I’m super disciplined when it comes to managing my diabetes.That is until about four in the afternoon, when all hell breaks loose.
I can trace my troublesome behaviour back to my teenage years. I’d come home from school open the fridge and snack and snack….. and snack!
Do I blame my bad habits as a teen for my LADA diabetes? Of course not, but habits do die hard.
In yoga philosophy, a habit is called a vasana. Something you do over and over. It’s like carving a groove in a piece of wood, the more you do it, the deeper it goes. This can be as simple as the habit of driving a car or like mine, the habit of eating things that aren’t good for me at snack time. A vasana isn’t good or bad. It’s innocent, natural, we are all at the effect of our habits.
The biggest habit of all is our identification with the body, this really comes into play with a chronic disease. Because we believe we are our bodies, habitually and innocently we’re identified with the body, hence everything that affects the body affects us. So when the body doesn’t feel well or something doesn’t work, we see ourselves as the problem. The more we identify with the thoughts about our body, the more we identify with the body itself and this just intensifies the habit of identification. In the end it’s a tightly wound spring waiting to snap. We forget that we have a disease, we are not the disease.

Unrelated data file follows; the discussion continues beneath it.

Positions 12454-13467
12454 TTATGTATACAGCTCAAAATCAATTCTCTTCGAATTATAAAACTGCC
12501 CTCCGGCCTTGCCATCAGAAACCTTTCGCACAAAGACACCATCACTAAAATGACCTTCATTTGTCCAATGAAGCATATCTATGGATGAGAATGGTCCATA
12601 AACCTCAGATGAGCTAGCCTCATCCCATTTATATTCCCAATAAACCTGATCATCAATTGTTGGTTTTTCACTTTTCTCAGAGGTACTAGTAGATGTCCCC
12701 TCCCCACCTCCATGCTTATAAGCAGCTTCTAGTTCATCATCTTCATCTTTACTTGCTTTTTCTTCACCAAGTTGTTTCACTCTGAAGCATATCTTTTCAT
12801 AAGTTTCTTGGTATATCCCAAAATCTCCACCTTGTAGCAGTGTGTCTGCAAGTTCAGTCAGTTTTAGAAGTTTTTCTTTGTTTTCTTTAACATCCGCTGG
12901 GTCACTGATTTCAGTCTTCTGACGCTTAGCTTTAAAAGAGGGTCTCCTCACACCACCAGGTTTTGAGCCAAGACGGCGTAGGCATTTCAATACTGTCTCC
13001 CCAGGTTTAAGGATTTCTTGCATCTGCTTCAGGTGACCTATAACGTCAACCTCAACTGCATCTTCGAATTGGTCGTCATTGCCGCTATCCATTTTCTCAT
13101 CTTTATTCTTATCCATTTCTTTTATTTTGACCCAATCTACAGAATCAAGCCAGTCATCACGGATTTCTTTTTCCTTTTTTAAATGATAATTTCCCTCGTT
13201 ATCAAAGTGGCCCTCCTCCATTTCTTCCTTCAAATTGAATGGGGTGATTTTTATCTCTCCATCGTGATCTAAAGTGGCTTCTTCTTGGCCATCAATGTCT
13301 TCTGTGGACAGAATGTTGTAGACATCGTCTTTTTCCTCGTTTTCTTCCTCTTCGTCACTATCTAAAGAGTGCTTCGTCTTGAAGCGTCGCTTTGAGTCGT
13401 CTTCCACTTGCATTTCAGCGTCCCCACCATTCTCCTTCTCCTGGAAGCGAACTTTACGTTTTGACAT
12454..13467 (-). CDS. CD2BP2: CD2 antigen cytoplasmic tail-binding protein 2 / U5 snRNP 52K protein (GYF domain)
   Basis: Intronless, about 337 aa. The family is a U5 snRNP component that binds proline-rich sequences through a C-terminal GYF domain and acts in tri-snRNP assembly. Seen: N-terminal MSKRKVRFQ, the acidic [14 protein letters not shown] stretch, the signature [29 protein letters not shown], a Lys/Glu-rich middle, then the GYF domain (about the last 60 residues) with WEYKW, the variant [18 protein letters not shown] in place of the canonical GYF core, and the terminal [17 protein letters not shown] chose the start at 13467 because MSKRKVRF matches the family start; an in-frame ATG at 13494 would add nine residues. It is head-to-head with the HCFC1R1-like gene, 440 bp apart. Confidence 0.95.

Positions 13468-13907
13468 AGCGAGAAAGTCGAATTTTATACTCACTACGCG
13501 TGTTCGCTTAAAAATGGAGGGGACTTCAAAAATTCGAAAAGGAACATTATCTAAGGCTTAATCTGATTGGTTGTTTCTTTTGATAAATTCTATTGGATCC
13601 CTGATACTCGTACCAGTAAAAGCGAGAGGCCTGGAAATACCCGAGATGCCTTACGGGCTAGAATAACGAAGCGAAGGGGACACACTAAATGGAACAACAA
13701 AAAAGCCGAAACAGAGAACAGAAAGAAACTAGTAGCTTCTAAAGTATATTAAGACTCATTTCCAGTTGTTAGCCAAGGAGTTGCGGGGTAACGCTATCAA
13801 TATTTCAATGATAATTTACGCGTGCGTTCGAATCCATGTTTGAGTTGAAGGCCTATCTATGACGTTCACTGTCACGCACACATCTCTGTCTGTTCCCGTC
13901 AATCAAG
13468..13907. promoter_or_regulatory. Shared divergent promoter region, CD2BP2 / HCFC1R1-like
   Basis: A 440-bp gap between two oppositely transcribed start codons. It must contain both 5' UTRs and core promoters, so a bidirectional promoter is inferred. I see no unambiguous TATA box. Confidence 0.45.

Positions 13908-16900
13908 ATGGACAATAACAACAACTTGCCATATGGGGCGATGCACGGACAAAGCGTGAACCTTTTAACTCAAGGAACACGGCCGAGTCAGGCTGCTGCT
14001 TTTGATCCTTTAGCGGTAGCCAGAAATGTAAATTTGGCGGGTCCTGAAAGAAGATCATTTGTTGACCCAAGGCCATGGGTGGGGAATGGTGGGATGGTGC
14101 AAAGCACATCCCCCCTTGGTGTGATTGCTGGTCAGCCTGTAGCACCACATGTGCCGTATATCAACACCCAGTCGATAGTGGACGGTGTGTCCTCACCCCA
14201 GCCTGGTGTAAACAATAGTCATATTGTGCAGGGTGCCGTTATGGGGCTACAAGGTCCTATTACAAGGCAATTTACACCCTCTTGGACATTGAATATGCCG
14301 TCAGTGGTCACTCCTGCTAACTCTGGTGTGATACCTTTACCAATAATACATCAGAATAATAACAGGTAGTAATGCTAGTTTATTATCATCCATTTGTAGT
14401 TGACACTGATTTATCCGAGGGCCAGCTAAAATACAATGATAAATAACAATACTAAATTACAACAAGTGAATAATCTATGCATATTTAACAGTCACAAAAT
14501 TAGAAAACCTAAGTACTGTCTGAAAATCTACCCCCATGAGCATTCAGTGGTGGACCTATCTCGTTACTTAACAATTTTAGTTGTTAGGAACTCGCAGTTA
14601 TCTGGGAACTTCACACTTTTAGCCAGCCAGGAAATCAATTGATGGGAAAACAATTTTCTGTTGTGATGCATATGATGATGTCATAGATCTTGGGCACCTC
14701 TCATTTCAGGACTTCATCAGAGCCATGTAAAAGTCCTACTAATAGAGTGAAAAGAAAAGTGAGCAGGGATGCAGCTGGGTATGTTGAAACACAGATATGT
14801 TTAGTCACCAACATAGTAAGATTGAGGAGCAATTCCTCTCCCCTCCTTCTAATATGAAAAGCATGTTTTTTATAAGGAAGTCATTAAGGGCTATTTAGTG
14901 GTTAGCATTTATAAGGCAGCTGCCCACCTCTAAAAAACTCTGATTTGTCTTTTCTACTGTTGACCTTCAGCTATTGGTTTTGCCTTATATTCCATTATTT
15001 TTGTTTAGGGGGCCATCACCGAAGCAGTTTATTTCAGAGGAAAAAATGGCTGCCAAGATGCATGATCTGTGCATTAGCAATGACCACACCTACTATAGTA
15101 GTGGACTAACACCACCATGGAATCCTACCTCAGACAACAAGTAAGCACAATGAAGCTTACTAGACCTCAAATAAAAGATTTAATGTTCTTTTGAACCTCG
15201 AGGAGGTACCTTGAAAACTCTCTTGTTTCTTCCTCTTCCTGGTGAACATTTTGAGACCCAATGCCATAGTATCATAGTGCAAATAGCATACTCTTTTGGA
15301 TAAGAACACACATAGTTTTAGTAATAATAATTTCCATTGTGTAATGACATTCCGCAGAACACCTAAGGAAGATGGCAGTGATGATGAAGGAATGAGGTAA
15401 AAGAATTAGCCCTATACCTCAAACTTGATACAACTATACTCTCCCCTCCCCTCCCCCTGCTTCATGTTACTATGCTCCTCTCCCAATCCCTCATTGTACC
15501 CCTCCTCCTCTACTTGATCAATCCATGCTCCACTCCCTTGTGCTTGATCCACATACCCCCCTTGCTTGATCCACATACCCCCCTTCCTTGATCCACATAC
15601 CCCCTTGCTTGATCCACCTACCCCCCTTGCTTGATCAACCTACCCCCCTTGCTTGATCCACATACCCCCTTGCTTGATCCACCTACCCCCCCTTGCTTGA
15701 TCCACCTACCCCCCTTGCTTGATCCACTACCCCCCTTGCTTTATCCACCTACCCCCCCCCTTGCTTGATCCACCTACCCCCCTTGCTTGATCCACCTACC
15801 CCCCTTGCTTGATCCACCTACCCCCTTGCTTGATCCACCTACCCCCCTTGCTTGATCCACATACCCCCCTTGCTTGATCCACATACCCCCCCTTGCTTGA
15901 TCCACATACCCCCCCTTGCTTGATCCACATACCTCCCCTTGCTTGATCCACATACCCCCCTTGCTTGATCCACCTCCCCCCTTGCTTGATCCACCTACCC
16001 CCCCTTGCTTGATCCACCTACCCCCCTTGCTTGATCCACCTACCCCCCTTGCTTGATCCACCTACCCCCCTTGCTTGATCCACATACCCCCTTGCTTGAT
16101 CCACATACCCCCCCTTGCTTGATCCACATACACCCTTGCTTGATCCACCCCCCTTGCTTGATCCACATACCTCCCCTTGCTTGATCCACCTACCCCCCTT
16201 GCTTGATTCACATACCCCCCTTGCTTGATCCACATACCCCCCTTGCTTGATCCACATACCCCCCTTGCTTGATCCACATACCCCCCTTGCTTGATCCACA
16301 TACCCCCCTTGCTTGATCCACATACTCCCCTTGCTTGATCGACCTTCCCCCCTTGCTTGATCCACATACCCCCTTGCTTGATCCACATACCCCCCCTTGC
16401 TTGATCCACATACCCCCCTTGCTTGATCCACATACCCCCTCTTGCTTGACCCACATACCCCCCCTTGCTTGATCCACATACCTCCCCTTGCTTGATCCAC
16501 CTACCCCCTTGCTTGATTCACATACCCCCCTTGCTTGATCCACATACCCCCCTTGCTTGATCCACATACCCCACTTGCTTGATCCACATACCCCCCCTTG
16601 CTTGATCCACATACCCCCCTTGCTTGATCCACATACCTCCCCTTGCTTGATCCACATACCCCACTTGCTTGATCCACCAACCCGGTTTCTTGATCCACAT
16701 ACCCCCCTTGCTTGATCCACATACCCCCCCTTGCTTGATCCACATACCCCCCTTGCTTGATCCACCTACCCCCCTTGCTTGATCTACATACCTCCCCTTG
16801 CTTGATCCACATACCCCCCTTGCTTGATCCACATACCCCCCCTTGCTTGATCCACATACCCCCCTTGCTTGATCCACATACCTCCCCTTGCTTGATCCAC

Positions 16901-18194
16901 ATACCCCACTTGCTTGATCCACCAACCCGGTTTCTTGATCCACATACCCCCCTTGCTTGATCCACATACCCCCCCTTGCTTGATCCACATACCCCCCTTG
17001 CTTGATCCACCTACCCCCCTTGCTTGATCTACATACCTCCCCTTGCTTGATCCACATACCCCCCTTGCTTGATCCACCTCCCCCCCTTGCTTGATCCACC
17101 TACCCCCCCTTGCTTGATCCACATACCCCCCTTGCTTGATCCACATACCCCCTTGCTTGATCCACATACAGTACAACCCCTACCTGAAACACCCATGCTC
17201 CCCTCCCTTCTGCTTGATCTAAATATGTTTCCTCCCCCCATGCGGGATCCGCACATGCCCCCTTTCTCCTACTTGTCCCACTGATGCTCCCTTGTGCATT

One of the beautiful things about Yoga practice is that by merging breath with movement, the mind is happily occupied. Tools to harness the mind are invaluable when it comes to managing our habits. We need a strong and disciplined mind if we are going to maintain our health. For some, this comes naturally but for others, it’s not so easy. The physical and mental practices of yoga are brilliant for teaching the mind to concentrate, to move beyond distraction and develop will power.
When the mind is focussed in on one thing it loses itself in the object. In everyday life this is completely unconscious. Losing yourself in cravings for this or that, stressful thoughts, even losing yourself in your expectations of how things should be in relationship to your diabetes management.
Taking the mind out of its preoccupation allows you to take a breather. To step back and just be. Something we find hard to do when we are on call 24/7.
As the theme for the week I offer you this simple candle gazing meditation called Tratakam.
It’s a beautiful practice to do before bed. It helps to trigger the hormones that induce sleep as well as prime the parasympathetic nervous system (the relaxed part of the nervous system) it’s calming, nourishing for the eyes and develops your will power and concentration if practiced regularly
With great respect….. Rachel
1. Light a candle and place it at eye level in a darkened room or in the evening before bed with the lights out
2. Take a comfortable seat and gaze at the candle. Be aware of the breath but don’t try and control the breath. Keep your eyes open trying not to blink
3. When you feel the eyes begin to tear, close them and see the flame as a reflected image at the point in between the eyebrows
4. When the image of the flame fades open your eyes again and repeat steps 1-3
5. Your candle gazing meditation doesn’t need to be more than 10 minutes but you can go longer if you like
6. On completion of the meditation, lie down relax and let yourself float into a deep rest